Posted on November 9, 2019
This alley is also known as Couch Place. It is used for pedestrians to pass through. You can find this in the middle of Chicago. You can also find the Oriental loading area in this alley as well. However, it wasn’t always this easy-going and simple. In 1903 some unimaginable actions took place here.
The Oriental Theatre was built in 1926, however, before that this area was just a simple piece of land that was home to the Iroquois Theatre. This theatre was built in the year 1903. This theatre was said to be the best and be very elegant. It was reported that it cost over a million dollars to build. Keep in mind in 1903 a million dollars is close to thirty million today. The newspapers advertised this theatre as being fireproof. However, with history, we now know that bragging about something being fireproof or a sink being unsinkable is not something we should do.
The theatre was showing Mr. Bluebeard which was a comedy musical from New York. It was about a man who had married a woman and murdered her. The man had proceeded to hide her body in a closet. The theatre had sold out for the show on December 3oth. All 1,724 seats were filled. Plus, there were a few hundred tickets that were sold for people to stand.
The Fire of the Iroquois
Midway through the showing of the play Mr. Bluebeard, a stage light had sparked. This spark flew onto the backdrops which were extremely flammable. The backdrops had been set on fire. The crew that was working backstage did everything they could to put out the flames, including using Kylfire. This was a fire extinguisher that was in powder form. However, this would not work because they could not throw it onto the flames. The flames were above them. At this point, the fire was spreading rapidly and the audience soon realized something was very wrong.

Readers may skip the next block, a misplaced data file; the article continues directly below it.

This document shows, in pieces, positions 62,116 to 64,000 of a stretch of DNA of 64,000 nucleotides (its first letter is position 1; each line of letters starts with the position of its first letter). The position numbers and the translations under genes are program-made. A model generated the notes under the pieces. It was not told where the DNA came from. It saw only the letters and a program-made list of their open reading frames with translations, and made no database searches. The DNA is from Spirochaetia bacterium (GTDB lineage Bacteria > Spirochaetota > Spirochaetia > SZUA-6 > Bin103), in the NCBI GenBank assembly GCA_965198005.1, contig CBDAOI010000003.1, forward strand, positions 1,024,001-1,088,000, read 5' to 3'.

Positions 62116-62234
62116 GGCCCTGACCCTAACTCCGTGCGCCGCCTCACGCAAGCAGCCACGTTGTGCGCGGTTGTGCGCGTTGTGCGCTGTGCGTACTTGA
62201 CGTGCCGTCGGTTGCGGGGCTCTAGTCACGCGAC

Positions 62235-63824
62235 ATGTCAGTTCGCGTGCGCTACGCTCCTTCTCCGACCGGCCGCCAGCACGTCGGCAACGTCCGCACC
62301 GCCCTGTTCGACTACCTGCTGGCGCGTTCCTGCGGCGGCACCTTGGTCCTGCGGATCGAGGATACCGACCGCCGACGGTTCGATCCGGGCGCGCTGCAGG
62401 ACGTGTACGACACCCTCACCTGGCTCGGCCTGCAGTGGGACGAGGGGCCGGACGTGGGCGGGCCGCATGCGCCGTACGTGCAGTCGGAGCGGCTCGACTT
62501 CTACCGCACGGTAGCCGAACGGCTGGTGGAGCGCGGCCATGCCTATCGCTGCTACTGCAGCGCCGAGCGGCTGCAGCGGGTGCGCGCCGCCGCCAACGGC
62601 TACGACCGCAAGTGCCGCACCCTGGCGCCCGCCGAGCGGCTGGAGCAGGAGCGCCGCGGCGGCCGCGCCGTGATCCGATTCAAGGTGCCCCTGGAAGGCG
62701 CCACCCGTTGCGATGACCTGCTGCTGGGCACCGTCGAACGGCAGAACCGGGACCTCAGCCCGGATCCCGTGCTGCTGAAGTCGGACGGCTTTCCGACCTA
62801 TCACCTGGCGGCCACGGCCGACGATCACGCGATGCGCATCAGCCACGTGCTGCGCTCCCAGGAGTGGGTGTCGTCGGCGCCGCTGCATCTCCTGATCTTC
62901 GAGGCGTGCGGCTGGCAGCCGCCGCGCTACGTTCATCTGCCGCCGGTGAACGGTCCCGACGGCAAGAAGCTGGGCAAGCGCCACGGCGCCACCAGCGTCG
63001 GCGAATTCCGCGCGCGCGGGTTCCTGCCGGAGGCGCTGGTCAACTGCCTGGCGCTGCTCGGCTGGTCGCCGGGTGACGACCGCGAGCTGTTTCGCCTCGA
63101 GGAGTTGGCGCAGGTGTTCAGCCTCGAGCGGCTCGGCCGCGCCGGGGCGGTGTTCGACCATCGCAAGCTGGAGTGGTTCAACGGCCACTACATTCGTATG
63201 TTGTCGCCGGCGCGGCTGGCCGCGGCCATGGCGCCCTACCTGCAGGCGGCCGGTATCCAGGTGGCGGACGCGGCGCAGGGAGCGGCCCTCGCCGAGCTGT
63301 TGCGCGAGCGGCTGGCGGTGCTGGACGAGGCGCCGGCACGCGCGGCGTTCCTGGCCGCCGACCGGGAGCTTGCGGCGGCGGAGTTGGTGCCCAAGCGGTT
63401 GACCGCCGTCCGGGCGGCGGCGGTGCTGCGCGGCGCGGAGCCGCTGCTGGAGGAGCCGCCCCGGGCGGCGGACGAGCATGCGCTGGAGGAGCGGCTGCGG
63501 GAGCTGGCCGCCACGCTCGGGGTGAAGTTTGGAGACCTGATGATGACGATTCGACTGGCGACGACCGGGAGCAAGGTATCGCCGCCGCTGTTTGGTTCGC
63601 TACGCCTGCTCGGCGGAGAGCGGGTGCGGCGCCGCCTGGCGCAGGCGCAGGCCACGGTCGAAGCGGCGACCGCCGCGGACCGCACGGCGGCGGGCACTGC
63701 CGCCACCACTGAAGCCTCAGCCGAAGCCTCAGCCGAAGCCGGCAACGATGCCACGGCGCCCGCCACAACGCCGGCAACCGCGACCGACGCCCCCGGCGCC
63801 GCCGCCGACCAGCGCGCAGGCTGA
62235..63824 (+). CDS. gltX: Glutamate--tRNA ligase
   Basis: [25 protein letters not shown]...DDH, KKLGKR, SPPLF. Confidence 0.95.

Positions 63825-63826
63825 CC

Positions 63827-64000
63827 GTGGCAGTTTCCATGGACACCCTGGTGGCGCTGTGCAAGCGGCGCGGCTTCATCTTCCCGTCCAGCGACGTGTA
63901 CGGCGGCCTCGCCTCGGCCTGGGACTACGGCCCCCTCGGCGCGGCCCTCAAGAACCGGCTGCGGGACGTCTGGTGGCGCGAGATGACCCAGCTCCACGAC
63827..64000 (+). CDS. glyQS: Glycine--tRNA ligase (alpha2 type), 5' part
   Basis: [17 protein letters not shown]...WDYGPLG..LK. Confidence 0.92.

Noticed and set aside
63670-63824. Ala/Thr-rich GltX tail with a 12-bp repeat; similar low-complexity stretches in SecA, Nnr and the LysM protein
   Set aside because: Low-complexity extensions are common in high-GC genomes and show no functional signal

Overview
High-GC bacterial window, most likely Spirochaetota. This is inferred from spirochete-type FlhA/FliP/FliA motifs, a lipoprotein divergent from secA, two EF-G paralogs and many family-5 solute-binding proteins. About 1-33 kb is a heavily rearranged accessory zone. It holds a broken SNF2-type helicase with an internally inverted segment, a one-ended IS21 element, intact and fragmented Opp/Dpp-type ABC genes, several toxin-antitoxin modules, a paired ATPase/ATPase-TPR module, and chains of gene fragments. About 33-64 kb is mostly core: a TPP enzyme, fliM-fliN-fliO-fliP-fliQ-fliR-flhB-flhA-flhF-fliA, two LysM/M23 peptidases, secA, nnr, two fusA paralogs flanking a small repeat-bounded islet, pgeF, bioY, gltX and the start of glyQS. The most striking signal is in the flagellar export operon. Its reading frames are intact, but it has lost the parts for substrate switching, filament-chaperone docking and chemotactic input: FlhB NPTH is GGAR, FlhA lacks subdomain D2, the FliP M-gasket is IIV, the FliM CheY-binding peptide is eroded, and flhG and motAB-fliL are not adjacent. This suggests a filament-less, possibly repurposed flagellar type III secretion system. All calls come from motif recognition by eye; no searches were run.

When the crowd panicked, Eddie Foy tried to calm the crowd down. He urged them to leave the building in an orderly fashion. Eddie Foy was a vaudeville actor and the star of the show. However, at this point, no one would listen to the star. People were rushing out of the seats. This did not do much good though because they could not easily find any exits. The exits of the theatre were not labeled. Plus, the doors had used what is known as a bascule lock. These locks are popular in theatres in Europe but not in Chicago. The people could not figure out how to unlock the doors to escape.
The stage crew had attempted to lower an asbestos fire curtain; however, it had become snagged on the lighting fixtures and could only lower halfway. The theatre had a skylight that was designed to be opened if there was a fire. This was to be opened to allow the flames and smoke to travel up and away from those watching the play. However, no matter how hard the stage crew tried, the skylight would not open. It seemed nailed shut. The cast had opened the back door to escape and at this time a huge gust of cold air was let in. This cold air fed the flames and sent a fireball into the crowd.
The theatre had an upper level. The people who were on this level seemed to have worse luck than those who were on the main floor. The people on the upper level had tried to get down to the main staircase. However, the main staircase that would lead to the lobby was locked. These doors were metal accordion doors. This was not unusual. People would be locked into their seats so they could not go to the lower level to have more expensive seats.